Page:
Patricia Yarberry Allen, M.D. is a Gynecologist, Director of the New York Menopause Center, Clinical Assistant Professor of Obstetrics and Gynecology at Weill Cornell Medical College, and Assistant Attending Obstetrician and Gynecologist at New York-Presbyterian Hospital. She is a board certified fellow of the American College of Obstetrics and Gynecology. Dr. Allen is also a member of the Faculty Advisory Board and the Women’s Health Director of The Weill Cornell Community Clinic (WCCC). Dr. Allen was the recipient of the 2014 American Medical Women’s Association Presidential Award.

The following post first appeared on Dr. Allen’s Huffington Post blog, as an urgent message to her fellow physicians. — Ed.

Patients with menopausal syndrome are flocking to infomercial doctors. They find them online, referred by lists of bio-identical practitioners in lists of popular books referred by compounding pharmacies, or referred by female friends who have found that a practitioner is willing to give them hormonal medication that will ease their suffering.

I know patients who travel across the country to have their blood and saliva tested, and to have compounded hormone preparations created “just for them,” yet the “unique prescription” requires more money and more time each visit in order to create “just the right dosage for each patient.”

These same patients often end up in my office with enlarged breasts, heavy bleeding, weight gain and water retention and often with the well-recognized and more serious complications of hormone use. Their hot flashes, insomnia and fatigue may be controlled, but they are suffering debilitating side effects. And many of these women have been told clearly that “natural hormones” carry no side effects. The patients choose to believe that with this form of hormone therapy, there is no risk of breast cancer, endometrial cancer, blood clots, heart attack or stroke.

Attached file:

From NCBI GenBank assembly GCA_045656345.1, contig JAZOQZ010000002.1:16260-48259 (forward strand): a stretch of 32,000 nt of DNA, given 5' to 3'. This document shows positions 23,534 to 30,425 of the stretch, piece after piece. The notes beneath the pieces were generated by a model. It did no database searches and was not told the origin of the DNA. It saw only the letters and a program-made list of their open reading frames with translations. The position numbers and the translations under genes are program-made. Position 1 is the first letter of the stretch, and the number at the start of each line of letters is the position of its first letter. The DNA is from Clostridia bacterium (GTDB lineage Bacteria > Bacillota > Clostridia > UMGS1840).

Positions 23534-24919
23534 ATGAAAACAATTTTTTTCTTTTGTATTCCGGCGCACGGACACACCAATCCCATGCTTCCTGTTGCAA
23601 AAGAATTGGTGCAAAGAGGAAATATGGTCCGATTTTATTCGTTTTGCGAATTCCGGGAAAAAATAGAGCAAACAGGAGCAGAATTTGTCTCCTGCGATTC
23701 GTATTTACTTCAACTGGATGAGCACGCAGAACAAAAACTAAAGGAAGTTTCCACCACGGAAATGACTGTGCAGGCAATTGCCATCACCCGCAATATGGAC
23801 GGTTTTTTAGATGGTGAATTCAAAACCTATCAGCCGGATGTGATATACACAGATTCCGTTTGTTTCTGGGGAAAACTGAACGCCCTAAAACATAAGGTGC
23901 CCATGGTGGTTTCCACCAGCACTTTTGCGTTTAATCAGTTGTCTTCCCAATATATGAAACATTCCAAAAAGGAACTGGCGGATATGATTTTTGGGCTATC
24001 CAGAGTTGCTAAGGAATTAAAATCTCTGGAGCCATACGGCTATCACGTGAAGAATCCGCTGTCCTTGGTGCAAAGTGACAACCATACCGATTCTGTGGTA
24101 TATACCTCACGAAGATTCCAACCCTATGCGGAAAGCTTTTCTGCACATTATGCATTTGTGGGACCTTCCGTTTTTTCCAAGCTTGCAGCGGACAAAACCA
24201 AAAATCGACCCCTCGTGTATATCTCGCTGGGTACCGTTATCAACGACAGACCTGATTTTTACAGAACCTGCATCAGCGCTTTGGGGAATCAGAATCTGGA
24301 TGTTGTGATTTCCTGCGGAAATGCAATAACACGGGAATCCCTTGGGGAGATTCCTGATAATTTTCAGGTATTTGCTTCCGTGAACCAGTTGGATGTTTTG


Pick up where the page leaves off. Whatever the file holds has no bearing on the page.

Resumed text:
Other women see doctors, in New York City and elsewhere, who are not board-certified in gynecology or endocrinology, and are given anti-aging compounded creams and potions, again “created just for them.” These doctors generally have no hospital affiliation, nor do they know how to monitor the complications of the hormones they are prescribing. Once again and predictably, the patients show up in trouble in a gynecological office.

These patients are in this trouble because highly educated, board-certified, responsible doctors have become reluctant to prescribe hormone therapy.

The question that doctors who are specialists in women’s health need to answer is: “What did we forget, in our quest to follow the results of the latest study on the bad outcomes in some women who choose to use hormone therapy?” We forgot to listen to our patients and to help each patient understand her risk/benefit from the use of medication that could restore the quality of her life.

Menopausal syndrome is indeed unique to each patient but universal in a description of its devastating symptoms. Women who are significantly affected have more than hot flashes and some night sweats. These women may have temperature dysregulation many times every hour — these episodes are often accompanied by racing heart beat, palpitations, fuzzy thinking, volatility. No wonder that even after a short period of this torture, no sleep, and days and days of feeling unable to function, women in the throes of menopausal syndrome will do almost anything to feel better.

Gynecologists are the primary care doctors for women in mid-life. We need to prepare our patients at age 40 for the reproductive transition ahead. The New Menopause supports the idea that this is the time of greatest opportunity to prevent ignorance, shame and denial. We need to counsel these patients about normal physiologic change but also let them know that at some point they will need to prepare for symptom management. Preparation and education are the foundation. We must also let patients know that hormonal support in a low controlled dose is available for them if the quality of their lives becomes affected by symptoms.